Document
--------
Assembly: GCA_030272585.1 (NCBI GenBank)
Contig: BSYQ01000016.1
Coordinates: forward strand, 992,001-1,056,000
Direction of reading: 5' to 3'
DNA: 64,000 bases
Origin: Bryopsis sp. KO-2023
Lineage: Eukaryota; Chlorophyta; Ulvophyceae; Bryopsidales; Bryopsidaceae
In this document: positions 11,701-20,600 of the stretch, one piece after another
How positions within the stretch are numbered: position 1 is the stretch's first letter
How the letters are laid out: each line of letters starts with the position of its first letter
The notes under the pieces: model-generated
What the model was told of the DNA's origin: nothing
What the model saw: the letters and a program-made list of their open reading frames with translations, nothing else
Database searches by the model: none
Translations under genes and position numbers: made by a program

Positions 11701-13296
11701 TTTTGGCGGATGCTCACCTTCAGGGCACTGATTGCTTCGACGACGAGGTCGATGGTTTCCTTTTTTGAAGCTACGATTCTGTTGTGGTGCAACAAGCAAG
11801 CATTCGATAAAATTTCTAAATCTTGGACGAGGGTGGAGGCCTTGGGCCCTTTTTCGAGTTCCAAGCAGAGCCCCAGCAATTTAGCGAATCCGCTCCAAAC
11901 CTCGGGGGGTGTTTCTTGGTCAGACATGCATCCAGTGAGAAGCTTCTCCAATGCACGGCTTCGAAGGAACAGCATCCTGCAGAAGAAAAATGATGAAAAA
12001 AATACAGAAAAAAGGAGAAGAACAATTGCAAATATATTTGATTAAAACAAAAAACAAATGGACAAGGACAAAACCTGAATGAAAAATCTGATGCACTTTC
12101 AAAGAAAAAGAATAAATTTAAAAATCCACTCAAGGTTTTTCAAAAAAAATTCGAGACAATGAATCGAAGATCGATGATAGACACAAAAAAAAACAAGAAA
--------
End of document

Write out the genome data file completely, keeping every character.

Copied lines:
Assembly: GCA_030272585.1 (NCBI GenBank)
Contig: BSYQ01000016.1
Coordinates: forward strand, 992,001-1,056,000
Direction of reading: 5' to 3'
DNA: 64,000 bases
Origin: Bryopsis sp. KO-2023
Lineage: Eukaryota; Chlorophyta; Ulvophyceae; Bryopsidales; Bryopsidaceae
In this document: positions 11,701-20,600 of the stretch, one piece after another
How positions within the stretch are numbered: position 1 is the stretch's first letter
How the letters are laid out: each line of letters starts with the position of its first letter
The notes under the pieces: model-generated
What the model was told of the DNA's origin: nothing
What the model saw: the letters and a program-made list of their open reading frames with translations, nothing else
Database searches by the model: none
Translations under genes and position numbers: made by a program

Positions 11701-13296
11701 TTTTGGCGGATGCTCACCTTCAGGGCACTGATTGCTTCGACGACGAGGTCGATGGTTTCCTTTTTTGAAGCTACGATTCTGTTGTGGTGCAACAAGCAAG
11801 CATTCGATAAAATTTCTAAATCTTGGACGAGGGTGGAGGCCTTGGGCCCTTTTTCGAGTTCCAAGCAGAGCCCCAGCAATTTAGCGAATCCGCTCCAAAC
11901 CTCGGGGGGTGTTTCTTGGTCAGACATGCATCCAGTGAGAAGCTTCTCCAATGCACGGCTTCGAAGGAACAGCATCCTGCAGAAGAAAAATGATGAAAAA
12001 AATACAGAAAAAAGGAGAAGAACAATTGCAAATATATTTGATTAAAACAAAAAACAAATGGACAAGGACAAAACCTGAATGAAAAATCTGATGCACTTTC
12101 AAAGAAAAAGAATAAATTTAAAAATCCACTCAAGGTTTTTCAAAAAAAATTCGAGACAATGAATCGAAGATCGATGATAGACACAAAAAAAAACAAGAAA